Why did general Idi Amin of Uganda chase away the Asians? Why did Bangladesh separate from India, Eritrea from Ethiopia and Senegal from SeneGambia? What about the communual clashes over land in Nigeria? Recently, almost 100 Fulanis were killed in Kaduna.We cannot forget the Zango-Kataf problem.
So, we should be careful when you come to settle on my land and say you must represent me in the Nigerian Senate or the House of Representatives, or the Lagos State House of Assembly, taking away from me my aboriginal right to have my kith, kindred and blood represent me, while back home you are being represented in the senate and House of Reps, when you insist on becoming a commisioner in my state or a deputy governor, or a local government chairman when you try to govern me in my own land as Dr Nnamdi Azikwe once tried to do, all because I was generous to let you become in my land what you couldn’t become in your land, simply because you believe you have the numbers, I will tell you that is greed and unnatural irrespective of the backing of the law you may think you have.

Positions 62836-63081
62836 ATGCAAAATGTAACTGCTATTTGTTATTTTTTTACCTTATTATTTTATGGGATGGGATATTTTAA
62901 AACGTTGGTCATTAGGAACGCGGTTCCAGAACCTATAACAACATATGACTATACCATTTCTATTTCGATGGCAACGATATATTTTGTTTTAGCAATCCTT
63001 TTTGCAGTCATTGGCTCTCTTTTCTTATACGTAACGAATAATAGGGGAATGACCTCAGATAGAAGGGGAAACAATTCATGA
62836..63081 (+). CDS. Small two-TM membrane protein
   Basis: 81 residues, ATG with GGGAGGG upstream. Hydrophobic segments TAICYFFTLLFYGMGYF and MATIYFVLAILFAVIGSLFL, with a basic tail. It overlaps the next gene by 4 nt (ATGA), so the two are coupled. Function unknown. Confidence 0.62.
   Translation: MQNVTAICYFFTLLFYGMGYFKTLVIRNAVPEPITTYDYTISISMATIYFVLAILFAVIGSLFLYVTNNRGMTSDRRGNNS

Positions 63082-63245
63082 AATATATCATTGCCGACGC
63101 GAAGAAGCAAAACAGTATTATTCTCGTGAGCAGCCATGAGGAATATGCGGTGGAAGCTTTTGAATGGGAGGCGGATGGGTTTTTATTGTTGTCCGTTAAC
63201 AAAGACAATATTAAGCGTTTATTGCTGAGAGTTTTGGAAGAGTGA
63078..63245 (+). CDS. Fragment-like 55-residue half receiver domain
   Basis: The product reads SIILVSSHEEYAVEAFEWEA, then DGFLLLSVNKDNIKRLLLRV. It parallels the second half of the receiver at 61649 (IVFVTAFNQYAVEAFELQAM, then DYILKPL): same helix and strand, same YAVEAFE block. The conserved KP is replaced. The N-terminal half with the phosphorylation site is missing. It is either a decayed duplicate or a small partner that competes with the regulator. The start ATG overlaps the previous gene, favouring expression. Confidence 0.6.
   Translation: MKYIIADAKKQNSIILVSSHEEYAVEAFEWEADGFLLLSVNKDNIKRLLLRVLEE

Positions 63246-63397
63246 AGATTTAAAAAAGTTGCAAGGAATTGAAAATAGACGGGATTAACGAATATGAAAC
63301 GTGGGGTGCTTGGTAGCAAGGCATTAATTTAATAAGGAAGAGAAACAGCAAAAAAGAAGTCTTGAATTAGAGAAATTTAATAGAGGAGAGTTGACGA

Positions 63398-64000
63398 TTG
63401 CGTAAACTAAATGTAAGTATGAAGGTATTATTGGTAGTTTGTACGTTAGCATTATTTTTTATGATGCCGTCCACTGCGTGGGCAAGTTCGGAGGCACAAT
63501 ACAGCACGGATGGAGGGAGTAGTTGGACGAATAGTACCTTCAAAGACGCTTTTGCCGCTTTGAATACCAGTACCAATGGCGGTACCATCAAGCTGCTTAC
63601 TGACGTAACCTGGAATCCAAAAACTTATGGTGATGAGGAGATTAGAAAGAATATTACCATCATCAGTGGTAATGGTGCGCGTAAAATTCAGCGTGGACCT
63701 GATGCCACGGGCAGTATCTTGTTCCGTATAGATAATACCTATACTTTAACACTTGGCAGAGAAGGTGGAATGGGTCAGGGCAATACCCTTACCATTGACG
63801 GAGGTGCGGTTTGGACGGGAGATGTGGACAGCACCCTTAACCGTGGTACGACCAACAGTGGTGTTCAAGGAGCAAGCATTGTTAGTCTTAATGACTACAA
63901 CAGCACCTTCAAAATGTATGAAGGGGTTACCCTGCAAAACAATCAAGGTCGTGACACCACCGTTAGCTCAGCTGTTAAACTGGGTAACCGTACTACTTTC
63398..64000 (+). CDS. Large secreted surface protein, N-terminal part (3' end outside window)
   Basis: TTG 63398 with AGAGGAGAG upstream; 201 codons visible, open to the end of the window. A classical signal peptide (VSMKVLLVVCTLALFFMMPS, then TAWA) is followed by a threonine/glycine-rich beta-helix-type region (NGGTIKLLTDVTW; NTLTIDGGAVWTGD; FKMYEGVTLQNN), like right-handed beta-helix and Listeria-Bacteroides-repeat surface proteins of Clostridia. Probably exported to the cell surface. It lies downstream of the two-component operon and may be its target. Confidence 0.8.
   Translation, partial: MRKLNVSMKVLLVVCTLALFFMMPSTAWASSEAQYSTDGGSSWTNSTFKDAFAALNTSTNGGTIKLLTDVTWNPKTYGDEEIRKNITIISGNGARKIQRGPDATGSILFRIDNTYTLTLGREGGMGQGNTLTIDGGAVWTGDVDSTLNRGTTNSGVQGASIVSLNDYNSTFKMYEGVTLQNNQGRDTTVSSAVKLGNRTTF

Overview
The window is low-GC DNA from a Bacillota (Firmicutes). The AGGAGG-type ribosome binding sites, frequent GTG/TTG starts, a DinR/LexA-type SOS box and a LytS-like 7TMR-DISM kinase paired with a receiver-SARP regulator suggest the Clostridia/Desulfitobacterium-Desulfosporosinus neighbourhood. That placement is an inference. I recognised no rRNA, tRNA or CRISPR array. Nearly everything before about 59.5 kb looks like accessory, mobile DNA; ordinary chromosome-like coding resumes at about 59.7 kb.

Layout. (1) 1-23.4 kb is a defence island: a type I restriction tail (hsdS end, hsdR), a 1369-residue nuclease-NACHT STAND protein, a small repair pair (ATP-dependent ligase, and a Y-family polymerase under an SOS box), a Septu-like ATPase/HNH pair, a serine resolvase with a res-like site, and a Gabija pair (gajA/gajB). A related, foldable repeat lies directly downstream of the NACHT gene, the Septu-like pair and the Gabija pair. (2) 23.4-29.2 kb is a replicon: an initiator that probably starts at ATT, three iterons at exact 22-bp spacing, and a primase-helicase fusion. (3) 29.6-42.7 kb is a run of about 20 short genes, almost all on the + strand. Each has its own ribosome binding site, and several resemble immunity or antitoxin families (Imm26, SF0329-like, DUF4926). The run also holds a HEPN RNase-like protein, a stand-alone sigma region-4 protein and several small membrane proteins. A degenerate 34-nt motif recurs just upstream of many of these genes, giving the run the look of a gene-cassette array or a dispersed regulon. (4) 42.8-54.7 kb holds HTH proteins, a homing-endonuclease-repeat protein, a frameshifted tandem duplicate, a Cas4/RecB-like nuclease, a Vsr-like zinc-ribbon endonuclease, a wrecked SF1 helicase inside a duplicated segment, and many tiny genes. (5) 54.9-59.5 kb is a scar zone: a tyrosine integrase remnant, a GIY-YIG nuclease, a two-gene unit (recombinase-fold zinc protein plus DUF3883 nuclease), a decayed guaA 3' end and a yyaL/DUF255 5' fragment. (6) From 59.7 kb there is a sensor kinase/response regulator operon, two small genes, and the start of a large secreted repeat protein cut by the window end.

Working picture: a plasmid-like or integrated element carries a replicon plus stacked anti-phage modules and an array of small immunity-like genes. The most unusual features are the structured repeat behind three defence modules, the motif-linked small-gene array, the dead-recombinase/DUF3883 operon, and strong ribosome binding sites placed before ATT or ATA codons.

Think, for example, about an Igbo becoming the chairman of Lagos island local government and arrogating to himself the right under the laws of Nigeria and of Lagos State to issue instructions to the Oba of Lagos about how the kabiyesi should conduct himself and govern his people. What will this breed?
That is what has been happening in countries from where the Igbos are being sent back home.It happened once in the North as Ahmadu Bello said in 1952. And seriously speaking, I believe this is why the North rejected Atiku Abubakar.
The Igbos should reflect on this…Why does everyone tend to (hate ) us?